$214.8 billion budget inches state towards universal health care plan, includes expanding health care for undocumented immigrants
Over the weekend, the California State Assembly met the deadline for a new spending package and approved Gov. Gavin Newsom’s first budget plan that allocates $214.8 billion for some of the boldest, progressive bills ever proposed in the Golden State.
The governor’s plan reflects the state’s elevating progressivism and includes, among other intrepid plans, expanding Medi-Cal coverage to all low-income adults between the ages 19 to 26, regardless of immigration status.
This makes California the first state to pass legislation that ensures health care coverage to a significant sect of undocumented immigrants, moving the state closer towards a universal health care plan.
California is also the first state to expand Covered California subsidies to middle-class families that earn a maximum of 600% below the federal poverty level, meaning that a family of four that makes up to $154,500 may still qualify for a discount.
“Quality, affordable healthcare doesn’t have to be some far-fetched, crazy idea,” Newsom tweeted on Saturday, June 15. “Our budget will make insurance more accessible [and] affordable to hundreds of thousands of people and provide subsidies for middle class families to help pay for healthcare costs.”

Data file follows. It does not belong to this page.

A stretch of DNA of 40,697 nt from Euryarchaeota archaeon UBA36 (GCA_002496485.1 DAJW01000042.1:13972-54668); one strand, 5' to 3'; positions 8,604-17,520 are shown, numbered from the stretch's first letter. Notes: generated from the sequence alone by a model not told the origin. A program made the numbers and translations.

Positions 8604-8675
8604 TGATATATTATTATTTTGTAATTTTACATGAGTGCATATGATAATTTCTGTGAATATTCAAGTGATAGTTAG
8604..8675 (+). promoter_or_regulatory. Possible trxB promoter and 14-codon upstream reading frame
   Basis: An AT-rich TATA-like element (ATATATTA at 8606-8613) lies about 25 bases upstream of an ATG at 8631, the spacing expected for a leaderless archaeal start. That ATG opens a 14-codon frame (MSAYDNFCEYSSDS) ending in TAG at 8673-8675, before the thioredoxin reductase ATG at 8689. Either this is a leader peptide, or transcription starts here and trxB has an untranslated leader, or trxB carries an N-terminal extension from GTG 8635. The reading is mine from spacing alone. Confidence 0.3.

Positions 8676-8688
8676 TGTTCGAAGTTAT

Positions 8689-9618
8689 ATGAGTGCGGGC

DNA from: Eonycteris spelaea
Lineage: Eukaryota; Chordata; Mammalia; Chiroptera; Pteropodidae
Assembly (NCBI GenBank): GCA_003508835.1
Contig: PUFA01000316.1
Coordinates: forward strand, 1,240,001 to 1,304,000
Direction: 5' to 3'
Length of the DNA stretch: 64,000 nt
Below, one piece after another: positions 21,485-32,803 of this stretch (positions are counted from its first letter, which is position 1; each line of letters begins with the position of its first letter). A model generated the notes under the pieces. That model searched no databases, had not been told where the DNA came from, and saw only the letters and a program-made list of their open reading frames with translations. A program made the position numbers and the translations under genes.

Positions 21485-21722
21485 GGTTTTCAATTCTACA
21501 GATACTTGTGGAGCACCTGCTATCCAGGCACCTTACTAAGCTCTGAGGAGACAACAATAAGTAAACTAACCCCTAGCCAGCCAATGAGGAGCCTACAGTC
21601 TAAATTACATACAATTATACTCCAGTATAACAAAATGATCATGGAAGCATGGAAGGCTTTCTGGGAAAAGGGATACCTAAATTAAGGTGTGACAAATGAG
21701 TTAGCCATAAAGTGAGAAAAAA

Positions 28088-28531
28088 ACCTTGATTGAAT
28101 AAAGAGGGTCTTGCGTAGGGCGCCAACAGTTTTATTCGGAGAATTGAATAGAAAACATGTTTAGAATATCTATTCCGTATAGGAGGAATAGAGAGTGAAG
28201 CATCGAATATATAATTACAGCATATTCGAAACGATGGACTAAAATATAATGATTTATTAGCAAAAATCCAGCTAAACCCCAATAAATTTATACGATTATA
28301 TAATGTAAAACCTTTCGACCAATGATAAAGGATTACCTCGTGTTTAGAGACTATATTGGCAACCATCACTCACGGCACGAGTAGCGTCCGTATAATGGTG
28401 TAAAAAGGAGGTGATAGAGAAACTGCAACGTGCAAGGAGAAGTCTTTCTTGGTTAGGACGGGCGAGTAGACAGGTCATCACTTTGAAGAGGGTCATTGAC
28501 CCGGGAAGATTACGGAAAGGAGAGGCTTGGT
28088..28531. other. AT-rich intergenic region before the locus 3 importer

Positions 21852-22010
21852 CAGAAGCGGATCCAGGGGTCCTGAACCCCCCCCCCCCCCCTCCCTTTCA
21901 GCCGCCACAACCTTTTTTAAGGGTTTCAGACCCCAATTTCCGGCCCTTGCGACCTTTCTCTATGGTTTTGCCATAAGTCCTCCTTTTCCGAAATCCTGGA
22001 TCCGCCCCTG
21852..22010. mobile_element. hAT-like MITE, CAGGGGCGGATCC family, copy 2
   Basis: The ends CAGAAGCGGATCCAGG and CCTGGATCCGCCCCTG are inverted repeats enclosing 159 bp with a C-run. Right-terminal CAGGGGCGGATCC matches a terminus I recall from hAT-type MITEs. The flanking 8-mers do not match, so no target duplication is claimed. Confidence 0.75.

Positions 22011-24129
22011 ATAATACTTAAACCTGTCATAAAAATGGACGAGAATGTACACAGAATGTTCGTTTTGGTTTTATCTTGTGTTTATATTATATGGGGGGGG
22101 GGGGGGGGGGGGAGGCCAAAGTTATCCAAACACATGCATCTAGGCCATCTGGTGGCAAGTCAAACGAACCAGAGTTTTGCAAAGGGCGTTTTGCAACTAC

The bill also reinstates a version of the individual mandate first included in the Affordable Care Act (and axed by the GOP-controlled Congress in 2017), which would place a $695 state penalty on anyone who doesn’t have health insurance.
The governor’s approved budget plan also represents the state’s most vigorous effort in combating the state’s housing and homeless problems. The lion’s share of the $2 billion plan will be allocated to housing and care for the state’s homeless population in the form of grants for cities and counties to build emergency shelters, health care for the homeless and affordable permanent housing.
Even though the Assembly signed off on the budget last week, it approved another 12 “trailer” bills on Monday, June 17 that would bring about more grand policy changes, including a bill that would increase paid family leave benefits from six weeks to eight weeks. (Klarize Medenilla/AJPress)